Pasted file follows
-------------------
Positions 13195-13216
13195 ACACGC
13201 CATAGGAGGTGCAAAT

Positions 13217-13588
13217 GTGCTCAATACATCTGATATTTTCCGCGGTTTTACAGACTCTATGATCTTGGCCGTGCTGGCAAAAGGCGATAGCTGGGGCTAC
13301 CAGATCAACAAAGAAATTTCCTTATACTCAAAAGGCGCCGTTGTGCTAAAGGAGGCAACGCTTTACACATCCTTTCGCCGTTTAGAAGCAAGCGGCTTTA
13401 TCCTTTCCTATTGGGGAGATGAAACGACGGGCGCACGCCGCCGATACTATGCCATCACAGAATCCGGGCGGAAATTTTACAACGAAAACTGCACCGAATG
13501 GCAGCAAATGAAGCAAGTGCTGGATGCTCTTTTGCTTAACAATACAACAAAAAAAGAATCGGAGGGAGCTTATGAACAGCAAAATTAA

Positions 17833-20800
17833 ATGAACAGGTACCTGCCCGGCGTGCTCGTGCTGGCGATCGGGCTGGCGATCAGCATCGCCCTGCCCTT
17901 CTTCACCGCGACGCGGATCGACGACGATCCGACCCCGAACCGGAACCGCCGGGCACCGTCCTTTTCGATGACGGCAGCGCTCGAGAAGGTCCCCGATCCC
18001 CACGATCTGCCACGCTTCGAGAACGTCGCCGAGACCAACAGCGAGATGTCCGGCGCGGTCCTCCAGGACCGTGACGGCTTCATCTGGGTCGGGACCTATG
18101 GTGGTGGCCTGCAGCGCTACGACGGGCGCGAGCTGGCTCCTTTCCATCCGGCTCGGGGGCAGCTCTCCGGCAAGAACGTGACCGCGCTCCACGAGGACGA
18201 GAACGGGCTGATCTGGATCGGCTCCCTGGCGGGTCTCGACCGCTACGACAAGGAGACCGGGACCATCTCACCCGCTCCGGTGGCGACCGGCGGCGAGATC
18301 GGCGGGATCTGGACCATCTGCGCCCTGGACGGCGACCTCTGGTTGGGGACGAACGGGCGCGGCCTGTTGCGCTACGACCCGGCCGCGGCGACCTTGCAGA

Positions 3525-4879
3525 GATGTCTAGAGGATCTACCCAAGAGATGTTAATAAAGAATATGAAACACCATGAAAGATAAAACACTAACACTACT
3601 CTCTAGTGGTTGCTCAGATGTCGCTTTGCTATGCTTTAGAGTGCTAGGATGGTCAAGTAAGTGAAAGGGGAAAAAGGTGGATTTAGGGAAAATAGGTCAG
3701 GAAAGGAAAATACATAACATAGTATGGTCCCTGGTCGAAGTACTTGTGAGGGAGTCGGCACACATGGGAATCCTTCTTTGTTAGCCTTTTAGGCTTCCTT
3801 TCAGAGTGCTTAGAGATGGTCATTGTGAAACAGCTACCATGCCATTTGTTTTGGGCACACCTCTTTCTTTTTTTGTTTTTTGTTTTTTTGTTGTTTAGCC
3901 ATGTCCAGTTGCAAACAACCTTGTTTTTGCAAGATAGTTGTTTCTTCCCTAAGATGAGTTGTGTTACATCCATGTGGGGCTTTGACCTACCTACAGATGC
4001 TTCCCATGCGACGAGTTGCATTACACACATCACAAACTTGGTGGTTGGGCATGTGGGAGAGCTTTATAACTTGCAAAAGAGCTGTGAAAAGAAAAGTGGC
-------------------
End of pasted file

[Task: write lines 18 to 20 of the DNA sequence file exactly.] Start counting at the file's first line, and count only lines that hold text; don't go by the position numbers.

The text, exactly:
3601 CTCTAGTGGTTGCTCAGATGTCGCTTTGCTATGCTTTAGAGTGCTAGGATGGTCAAGTAAGTGAAAGGGGAAAAAGGTGGATTTAGGGAAAATAGGTCAG
3701 GAAAGGAAAATACATAACATAGTATGGTCCCTGGTCGAAGTACTTGTGAGGGAGTCGGCACACATGGGAATCCTTCTTTGTTAGCCTTTTAGGCTTCCTT
3801 TCAGAGTGCTTAGAGATGGTCATTGTGAAACAGCTACCATGCCATTTGTTTTGGGCACACCTCTTTCTTTTTTTGTTTTTTGTTTTTTTGTTGTTTAGCC